Legal specialty certification
The National Board of Trial Advocacy provides certification services for attorneys who wish to specialize in certain areas of the law. Certifications include civil trial advocacy, social security disability, and family law. If this interests you, contact them at (508) 384-6565 for more information.
Requirements for maintaining license
The West Virginia Bar Association requires lawyers in the state to complete 24 hours of continuing legal education (CLE) every two years to maintain membership in the Bar. At least 3 hours must be in legal ethics, office management, substance abuse, or elimination of bias in the legal profession. You may submit CLE credits online. Approved providers and courses are listed here.
Court Systems in West Virginia
The West Virginia Judiciary consists of the Supreme Court of Appeals, Circuit Courts, Family Courts, Magistrate Courts, Treatment Courts and Mass Litigation Panel.
The Supreme Court of Appeals is the highest court in the state and the court of last resort. According to its website, it is the busiest appellate court in the United States. Five Supreme Court justices hear appeals of decisions over all matters decided in the circuit courts, some family court decisions, and worker’s compensation appeals. It is located at Building One, Room E-400, 1900 Kanawha Boulevard, East, Charleston, WV 25305-0830.
The Circuit Courts are the state’s trial courts of general jurisdiction. They hear civil cases of over $300; civil cases in equity; proceedings in habeas corpus, mandamus, quo warranto, prohibition, and certiorari; and all felonies and misdemeanors. They also receive appeals from magistrate court, municipal court, some family court decisions, and administrative agencies, (except for worker’s compensation appeals). The 55 counties in West Virginia are divided into 31 circuits. Court information by county is listed here.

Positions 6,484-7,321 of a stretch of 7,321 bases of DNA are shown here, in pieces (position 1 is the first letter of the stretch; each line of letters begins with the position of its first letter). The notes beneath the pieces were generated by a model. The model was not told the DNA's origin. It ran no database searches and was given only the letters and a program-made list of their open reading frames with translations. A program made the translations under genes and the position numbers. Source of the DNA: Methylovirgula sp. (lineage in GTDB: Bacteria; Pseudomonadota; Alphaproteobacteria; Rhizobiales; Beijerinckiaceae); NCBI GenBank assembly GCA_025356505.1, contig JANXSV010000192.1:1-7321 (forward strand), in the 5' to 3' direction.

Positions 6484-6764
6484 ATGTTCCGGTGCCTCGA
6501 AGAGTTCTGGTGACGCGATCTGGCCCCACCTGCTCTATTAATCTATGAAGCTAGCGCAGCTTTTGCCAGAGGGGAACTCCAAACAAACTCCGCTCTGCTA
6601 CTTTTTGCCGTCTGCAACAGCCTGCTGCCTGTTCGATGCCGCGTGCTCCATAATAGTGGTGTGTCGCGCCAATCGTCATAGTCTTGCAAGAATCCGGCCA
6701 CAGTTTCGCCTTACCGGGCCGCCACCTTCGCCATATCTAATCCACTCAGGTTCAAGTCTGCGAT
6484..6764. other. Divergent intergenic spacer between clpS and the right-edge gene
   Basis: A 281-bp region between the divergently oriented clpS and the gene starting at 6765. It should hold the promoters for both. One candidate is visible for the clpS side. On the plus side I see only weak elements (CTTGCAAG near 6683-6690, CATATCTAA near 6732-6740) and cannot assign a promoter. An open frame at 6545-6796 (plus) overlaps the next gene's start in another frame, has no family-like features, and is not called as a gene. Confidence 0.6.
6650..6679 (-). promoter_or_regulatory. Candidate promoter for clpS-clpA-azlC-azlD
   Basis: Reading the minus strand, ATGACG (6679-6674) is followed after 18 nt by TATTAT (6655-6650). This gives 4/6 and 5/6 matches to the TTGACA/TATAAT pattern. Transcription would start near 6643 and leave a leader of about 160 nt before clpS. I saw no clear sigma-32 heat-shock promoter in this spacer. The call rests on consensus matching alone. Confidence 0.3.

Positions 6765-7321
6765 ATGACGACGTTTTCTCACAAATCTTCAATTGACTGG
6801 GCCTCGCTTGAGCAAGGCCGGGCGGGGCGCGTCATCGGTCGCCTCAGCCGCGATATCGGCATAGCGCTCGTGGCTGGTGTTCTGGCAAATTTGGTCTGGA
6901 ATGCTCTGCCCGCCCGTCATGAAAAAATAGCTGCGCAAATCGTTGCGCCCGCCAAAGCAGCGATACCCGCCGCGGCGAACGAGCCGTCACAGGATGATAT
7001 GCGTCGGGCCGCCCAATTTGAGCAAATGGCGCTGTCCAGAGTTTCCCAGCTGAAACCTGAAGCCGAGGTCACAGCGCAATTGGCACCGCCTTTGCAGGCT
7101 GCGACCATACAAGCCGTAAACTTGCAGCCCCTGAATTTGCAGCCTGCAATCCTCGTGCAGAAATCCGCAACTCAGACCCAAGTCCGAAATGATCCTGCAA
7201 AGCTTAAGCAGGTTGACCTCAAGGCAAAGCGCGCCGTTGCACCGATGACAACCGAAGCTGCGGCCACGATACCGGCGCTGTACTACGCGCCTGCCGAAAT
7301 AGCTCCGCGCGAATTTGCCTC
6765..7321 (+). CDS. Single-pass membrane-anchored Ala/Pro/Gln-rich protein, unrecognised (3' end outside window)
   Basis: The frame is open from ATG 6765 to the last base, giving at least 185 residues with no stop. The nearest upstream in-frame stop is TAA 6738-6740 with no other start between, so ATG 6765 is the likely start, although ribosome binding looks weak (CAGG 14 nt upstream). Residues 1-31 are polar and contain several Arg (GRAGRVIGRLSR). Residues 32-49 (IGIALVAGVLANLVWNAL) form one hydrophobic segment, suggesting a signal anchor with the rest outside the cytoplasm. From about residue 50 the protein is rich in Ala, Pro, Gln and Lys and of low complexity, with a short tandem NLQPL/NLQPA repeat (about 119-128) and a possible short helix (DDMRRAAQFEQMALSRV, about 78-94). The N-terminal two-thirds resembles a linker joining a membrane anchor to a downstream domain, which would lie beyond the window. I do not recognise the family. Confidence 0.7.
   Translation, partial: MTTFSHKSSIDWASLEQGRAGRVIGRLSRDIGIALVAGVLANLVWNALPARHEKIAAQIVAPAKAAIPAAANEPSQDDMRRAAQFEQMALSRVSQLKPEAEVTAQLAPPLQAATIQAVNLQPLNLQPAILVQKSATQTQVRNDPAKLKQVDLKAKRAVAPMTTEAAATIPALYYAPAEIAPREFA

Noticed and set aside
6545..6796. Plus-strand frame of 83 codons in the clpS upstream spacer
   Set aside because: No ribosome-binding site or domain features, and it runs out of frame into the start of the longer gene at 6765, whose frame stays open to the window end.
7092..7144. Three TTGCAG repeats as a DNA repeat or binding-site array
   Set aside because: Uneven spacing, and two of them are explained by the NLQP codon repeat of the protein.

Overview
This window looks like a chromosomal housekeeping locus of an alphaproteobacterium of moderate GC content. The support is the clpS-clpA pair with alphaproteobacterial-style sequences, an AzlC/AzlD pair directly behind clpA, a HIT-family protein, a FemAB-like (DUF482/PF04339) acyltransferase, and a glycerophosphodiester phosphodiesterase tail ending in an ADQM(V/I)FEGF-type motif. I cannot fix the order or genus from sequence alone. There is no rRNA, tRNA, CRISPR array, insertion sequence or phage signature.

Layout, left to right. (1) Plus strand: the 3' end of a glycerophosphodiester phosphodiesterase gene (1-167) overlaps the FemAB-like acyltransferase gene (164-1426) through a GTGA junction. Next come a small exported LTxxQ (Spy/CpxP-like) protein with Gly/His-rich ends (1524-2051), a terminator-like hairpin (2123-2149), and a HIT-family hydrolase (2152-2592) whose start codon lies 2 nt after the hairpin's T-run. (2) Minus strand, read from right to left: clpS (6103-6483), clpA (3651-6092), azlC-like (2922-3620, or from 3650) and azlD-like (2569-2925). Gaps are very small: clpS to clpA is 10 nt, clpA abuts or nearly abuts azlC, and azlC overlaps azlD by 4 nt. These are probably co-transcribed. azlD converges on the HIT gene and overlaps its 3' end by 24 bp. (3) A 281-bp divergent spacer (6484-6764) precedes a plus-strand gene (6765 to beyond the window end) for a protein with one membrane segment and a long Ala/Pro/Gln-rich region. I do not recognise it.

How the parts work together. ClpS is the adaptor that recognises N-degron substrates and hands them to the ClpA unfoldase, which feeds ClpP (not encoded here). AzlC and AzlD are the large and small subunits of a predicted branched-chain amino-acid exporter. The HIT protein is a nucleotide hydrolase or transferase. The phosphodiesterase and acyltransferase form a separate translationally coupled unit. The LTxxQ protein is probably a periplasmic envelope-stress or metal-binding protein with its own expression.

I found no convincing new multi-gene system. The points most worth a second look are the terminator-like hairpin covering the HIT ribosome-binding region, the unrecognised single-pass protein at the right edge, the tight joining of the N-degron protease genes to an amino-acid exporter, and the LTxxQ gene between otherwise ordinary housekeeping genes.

Family Courts hear cases of family matters including divorce, paternity, grandparent visitation, annulment, separate maintenance, parental responsibility, and family support. There are 27 family court circuits throughout West Virginia. Court information by county is listed here.
Magistrate Courts exist in all 55 counties in West Virginia (usually at least two magistrates per county). Magistrate courts preside over civil cases of less than $5000, misdemeanor cases, and preliminary examinations in felony cases. They also issue and record affidavits, complaints, arrest warrants and search warrants in criminal cases, set bail, and decide on plea agreement and collection matters. They issue emergency protective orders in domestic cases and may handle involuntary mental commitments.
Treatment Courts are also known as problem-solving courts. Their goal is to help people overcome addictions and mental illnesses that might have led them to commit crimes. Types of treatment courts in West Virginia include 8 juvenile drug treatment courts, 14 adult drug treatment courts, one adult mental health court (the Northern Panhandle Mental Health Court composed of Marshall, Brooke, Hancock and Ohio Counties), and one adult reentry court in the First Judicial Circuit (comprised of Brooke, Hancock and Ohio Counties).
The Mass Litigation Panel was established by the Supreme Court of West Virginia in 2010 to handle cases involving mass litigation. It is located at 1900 Kanawha Blvd., East Building 1, Room E-100, Charleston, WV 25305.
Elective membership organizations
Now that you are a member of the West Virginia bar, you should consider joining a professional support organization such as:
West Virginia Resources
Lawyer Career Specialties
W Virginia Statistics: